39. The future of tax systems Competition • can reduce the ability of governments financing the welfare state • might reduce the rates of the VAT´s as the mobility of population raises • is likely to induce countries to reduce their effectiv tax rates on corporate income to attract capital inflows • is likely to change the general concept of income tax → from the concept of global income tax to a schedular approach to taxation → Progressive and low tax rates on capital incomes, wages / salaries and rentals according to their degree of mobility→ “Dual Tax System”

  40. Transfer Pricing OECD Guidelines not relevant for exam !

  41. Methods to determine reasonable / arm`s length prices (see OECD Transfer Prices Guidelines for multinational enterprises): • Comparable Uncontrolled Price Method (deriving prices directly from comparable other transactions) •Resale Price Method (going back to the original price on the basis of further sellings of comparable goods or services) • Cost Plus Method(cost price + normal profit rate) • other methods:Profit Split Method (not recognized by all countries)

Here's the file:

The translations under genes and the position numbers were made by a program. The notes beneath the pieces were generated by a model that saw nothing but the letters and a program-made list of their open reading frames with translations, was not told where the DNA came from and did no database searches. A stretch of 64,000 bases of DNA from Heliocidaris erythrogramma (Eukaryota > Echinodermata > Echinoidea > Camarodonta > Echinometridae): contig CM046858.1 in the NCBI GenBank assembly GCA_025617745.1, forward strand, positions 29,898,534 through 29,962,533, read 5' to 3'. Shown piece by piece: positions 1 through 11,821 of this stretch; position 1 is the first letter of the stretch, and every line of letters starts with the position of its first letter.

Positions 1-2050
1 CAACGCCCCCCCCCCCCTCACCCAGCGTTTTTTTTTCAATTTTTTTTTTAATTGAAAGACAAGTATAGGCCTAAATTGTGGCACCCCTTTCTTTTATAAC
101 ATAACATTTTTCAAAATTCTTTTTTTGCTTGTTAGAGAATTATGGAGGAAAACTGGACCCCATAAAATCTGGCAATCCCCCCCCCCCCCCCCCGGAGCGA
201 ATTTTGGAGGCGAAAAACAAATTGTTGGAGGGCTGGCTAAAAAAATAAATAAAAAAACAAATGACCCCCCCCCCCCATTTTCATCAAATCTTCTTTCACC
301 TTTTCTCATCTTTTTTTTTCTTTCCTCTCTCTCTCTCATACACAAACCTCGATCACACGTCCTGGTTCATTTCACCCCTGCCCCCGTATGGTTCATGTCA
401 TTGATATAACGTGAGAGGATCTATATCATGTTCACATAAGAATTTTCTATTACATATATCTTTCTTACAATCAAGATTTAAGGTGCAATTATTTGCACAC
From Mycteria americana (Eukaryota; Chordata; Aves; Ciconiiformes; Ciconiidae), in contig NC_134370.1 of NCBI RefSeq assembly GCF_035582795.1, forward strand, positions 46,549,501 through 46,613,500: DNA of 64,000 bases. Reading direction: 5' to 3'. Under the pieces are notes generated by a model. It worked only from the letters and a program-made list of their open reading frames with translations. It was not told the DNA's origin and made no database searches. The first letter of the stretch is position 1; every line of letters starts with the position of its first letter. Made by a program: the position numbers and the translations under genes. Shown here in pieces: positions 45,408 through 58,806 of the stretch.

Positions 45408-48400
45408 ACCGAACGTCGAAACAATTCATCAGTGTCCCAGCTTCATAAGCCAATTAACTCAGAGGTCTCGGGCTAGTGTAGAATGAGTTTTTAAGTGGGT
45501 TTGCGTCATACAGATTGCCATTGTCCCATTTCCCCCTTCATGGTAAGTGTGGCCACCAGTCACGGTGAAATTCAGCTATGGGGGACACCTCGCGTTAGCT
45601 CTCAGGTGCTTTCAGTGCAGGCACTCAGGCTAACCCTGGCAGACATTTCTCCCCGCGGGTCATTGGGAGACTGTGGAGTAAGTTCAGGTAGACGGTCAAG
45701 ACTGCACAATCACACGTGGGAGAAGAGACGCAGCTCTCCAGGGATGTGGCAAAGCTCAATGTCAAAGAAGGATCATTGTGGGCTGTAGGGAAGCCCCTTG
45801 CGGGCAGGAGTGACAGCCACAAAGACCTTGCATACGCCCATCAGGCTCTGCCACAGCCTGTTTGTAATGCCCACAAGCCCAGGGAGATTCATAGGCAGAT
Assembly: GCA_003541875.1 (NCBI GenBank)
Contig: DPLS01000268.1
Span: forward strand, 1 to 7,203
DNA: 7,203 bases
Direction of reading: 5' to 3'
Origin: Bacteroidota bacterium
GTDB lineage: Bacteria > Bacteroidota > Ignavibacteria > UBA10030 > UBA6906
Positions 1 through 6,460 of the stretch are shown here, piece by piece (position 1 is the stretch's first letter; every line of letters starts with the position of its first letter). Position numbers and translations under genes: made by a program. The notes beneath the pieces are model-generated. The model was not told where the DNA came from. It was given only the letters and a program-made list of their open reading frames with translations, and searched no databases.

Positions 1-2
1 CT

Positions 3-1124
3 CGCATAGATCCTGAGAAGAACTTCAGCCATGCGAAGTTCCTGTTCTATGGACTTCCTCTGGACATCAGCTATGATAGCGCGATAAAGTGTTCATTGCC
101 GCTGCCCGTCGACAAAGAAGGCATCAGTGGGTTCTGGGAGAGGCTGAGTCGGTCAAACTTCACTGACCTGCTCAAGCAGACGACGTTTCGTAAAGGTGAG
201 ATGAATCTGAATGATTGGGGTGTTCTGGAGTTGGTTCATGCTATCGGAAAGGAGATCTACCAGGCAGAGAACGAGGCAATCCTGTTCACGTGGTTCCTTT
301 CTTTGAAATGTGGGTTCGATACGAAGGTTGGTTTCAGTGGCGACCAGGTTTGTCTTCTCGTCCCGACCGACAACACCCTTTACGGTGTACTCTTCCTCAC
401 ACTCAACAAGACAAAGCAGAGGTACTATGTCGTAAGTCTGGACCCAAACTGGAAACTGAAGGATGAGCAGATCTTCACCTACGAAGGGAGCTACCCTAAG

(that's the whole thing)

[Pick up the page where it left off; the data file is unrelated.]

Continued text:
42. Advantages for Holdings • Complexity of the decision making process can be reduced by splitting up a big company into several independent companies • Concentration on the core business • Settlement of subsidiaries near the regional markets • Reduction of Hierarchy and increase in flexibility • Strategic Alliances between subsidiaries and foreign companies • Transfer of profits to countries with favorable tax rates

  43. Transfer Pricing amoung MNCs → Foreign subsidiaries can be used to generate profits in the country with a lower tax load → Tax administrations try to correct manipulated transfer prices → Tax administrations have the power to substitute undervalued prices; they can establish reasonable market prices = arm`s length prices (principle of dealing-at-arm`s-length)